Rhetoric



noun
1.
(in writing or speech) the undue use of exaggeration or display; bombast.
2.
the art or science of all specialized literary uses of language in prose or verse, including the figures of speech.
3.
the study of the effective use of language.
4.
the ability to use language effectively.
5.
the art of prose in general as opposed to verse.
6.
the art of making persuasive speeches; oratory.
7.
(in classical oratory) the art of influencing the thought and conduct of an audience.
8.
(in older use) a work on rhetoric.
noun
1.
the study of the technique of using language effectively
2.
the art of using speech to persuade, influence, or please; oratory
3.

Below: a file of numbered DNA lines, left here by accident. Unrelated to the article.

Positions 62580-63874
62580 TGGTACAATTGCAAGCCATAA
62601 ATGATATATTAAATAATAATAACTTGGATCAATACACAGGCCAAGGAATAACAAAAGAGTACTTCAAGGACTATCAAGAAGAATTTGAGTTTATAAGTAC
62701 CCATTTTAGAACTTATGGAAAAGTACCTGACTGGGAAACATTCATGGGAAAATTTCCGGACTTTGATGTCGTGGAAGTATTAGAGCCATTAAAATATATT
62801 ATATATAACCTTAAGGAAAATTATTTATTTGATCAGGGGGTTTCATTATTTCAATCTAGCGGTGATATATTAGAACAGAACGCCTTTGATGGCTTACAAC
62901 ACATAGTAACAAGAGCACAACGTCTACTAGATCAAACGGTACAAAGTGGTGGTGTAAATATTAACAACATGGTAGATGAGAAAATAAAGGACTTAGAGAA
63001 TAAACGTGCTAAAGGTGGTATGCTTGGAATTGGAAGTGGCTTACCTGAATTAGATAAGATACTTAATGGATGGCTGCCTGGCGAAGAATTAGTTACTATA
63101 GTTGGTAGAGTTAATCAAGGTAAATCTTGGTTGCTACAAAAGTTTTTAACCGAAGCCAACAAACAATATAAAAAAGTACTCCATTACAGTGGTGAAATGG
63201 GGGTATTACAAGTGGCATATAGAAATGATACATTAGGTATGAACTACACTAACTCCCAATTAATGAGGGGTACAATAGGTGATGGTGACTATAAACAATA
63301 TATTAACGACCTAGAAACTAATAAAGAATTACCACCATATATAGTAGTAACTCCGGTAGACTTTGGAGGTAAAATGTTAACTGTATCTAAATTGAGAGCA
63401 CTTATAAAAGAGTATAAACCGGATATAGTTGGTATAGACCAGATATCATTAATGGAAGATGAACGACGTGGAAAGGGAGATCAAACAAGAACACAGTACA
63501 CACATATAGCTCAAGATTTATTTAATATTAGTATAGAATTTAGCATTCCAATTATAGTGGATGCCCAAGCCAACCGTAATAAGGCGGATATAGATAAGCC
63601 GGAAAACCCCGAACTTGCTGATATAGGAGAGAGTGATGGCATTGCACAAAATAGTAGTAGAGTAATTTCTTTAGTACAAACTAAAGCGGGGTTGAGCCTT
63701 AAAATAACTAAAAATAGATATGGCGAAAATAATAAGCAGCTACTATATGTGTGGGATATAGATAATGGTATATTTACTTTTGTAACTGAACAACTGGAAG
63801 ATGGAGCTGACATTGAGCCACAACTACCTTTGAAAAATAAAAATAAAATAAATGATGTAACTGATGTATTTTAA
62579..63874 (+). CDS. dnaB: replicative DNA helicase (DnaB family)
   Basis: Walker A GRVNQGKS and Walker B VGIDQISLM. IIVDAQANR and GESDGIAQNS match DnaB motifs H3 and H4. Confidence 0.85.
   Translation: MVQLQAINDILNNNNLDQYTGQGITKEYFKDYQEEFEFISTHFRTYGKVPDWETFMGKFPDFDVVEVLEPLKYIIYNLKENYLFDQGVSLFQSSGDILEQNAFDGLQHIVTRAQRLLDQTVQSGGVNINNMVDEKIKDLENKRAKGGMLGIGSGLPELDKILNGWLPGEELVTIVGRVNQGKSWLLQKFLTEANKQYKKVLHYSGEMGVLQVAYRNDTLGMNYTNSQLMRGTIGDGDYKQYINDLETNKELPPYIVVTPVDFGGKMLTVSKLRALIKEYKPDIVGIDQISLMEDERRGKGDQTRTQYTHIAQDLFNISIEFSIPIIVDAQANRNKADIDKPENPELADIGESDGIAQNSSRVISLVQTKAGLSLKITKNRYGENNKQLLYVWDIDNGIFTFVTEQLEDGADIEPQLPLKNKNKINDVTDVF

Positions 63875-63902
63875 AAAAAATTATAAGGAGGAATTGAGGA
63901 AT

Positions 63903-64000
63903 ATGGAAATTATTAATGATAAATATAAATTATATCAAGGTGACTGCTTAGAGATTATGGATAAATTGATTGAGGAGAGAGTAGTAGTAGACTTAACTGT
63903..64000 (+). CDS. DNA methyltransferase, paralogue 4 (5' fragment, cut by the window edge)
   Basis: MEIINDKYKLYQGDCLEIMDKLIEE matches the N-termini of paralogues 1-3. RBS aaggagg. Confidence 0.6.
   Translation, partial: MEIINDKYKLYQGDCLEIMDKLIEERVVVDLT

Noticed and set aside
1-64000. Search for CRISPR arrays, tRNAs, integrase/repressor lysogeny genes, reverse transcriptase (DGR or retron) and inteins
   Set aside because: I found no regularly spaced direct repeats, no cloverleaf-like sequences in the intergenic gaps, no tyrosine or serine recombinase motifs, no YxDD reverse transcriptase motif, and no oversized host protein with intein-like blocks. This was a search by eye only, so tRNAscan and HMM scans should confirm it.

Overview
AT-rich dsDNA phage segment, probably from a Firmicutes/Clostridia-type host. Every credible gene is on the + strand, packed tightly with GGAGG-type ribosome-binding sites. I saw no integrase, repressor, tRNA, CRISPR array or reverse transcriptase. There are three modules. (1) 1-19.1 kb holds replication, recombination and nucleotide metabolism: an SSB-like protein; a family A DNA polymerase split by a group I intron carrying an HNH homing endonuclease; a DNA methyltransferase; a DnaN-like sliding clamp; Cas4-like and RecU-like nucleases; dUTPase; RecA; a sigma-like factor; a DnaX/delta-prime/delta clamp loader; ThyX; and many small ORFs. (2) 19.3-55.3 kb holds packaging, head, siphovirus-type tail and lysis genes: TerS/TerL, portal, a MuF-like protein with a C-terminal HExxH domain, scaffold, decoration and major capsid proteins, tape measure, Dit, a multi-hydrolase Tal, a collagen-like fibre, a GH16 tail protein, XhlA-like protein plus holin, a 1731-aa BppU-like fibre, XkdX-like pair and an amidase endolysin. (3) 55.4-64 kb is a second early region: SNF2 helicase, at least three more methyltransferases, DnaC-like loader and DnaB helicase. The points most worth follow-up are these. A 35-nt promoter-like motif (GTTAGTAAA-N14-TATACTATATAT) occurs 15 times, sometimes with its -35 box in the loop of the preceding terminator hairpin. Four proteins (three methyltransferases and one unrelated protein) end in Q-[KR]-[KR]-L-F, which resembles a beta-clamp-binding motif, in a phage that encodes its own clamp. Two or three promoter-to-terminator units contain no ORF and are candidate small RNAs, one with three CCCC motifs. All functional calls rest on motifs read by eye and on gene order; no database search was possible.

excessive use of ornamentation and contrivance in spoken or written discourse; bombast
4.
speech or discourse that pretends to significance but lacks true meaning: all the politician says is mere rhetoric

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    adjective 1. used for, belonging to, or concerned with mere style or effect. 2. marked by or tending to use exaggerated language or bombast. 3. of, relating to, or concerned with rhetoric, or the effective use of language. adjective 1. concerned with effect or style rather than content or meaning; bombastic 2. of or relating […]

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    noun 1. a question asked solely to produce an effect or to make an assertion and not to elicit a reply, as “What is so rare as a day in June?”. rhetorical question noun 1. a question to which no answer is required: used esp for dramatic effect. An example is Who knows? (with the […]

  • Rhetorical-stress

    noun 1. stress required by the meaning of a line, as distinguished from that required by the meter.



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